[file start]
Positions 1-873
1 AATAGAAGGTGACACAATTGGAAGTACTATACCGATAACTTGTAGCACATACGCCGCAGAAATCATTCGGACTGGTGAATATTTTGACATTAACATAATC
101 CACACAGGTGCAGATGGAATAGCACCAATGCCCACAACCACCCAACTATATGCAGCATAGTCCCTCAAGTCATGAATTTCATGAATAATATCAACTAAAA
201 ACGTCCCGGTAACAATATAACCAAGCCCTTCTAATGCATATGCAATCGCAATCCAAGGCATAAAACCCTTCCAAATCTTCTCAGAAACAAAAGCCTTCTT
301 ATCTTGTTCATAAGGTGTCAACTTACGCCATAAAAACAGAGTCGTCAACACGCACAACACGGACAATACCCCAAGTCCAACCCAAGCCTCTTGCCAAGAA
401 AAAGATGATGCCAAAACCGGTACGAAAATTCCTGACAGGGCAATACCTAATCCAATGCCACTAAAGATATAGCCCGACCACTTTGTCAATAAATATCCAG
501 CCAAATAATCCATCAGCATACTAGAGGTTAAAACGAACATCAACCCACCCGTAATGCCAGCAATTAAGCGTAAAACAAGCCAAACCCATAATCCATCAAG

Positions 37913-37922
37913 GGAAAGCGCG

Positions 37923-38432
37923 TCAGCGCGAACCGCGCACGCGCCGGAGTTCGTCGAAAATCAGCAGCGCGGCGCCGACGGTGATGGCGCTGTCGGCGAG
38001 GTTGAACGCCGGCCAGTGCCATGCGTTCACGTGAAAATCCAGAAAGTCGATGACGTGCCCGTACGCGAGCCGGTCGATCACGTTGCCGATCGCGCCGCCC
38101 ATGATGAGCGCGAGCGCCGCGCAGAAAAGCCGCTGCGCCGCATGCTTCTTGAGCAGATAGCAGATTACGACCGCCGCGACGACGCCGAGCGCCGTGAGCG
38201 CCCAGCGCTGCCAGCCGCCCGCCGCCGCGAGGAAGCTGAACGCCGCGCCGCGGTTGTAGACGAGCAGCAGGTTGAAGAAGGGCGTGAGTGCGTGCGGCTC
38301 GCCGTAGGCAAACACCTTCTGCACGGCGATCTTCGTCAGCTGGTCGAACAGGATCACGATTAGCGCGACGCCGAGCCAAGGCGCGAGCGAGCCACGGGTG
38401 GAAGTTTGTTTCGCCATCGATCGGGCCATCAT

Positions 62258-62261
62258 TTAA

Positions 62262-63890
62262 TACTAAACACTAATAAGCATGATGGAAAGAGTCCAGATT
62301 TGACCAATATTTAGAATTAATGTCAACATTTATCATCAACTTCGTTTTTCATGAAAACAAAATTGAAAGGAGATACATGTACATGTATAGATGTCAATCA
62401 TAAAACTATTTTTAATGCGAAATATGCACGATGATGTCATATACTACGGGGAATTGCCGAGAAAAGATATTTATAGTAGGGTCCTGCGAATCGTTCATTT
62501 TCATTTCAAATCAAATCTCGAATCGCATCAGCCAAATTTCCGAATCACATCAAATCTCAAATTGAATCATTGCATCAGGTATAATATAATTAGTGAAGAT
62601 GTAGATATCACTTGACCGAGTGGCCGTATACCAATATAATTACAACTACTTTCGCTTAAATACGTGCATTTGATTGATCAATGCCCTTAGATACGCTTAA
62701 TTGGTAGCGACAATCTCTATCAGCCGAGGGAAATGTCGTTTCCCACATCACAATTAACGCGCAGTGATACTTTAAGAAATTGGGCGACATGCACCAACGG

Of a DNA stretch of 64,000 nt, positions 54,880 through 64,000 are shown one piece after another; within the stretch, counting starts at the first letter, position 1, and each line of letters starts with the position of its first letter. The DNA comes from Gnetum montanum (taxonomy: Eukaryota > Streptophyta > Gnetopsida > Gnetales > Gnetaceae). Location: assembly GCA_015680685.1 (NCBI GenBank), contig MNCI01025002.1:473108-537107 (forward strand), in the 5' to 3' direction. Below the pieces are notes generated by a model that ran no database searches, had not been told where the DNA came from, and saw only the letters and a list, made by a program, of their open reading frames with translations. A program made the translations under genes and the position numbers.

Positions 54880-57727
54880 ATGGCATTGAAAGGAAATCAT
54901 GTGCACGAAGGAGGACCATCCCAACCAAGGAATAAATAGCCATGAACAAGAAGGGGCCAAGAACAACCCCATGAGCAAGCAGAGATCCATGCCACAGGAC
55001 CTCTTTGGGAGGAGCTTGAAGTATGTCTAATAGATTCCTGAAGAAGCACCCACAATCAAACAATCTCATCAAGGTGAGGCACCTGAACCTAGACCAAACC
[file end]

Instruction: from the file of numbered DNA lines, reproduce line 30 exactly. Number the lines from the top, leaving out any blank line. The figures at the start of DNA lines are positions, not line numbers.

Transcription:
55001 CTCTTTGGGAGGAGCTTGAAGTATGTCTAATAGATTCCTGAAGAAGCACCCACAATCAAACAATCTCATCAAGGTGAGGCACCTGAACCTAGACCAAACC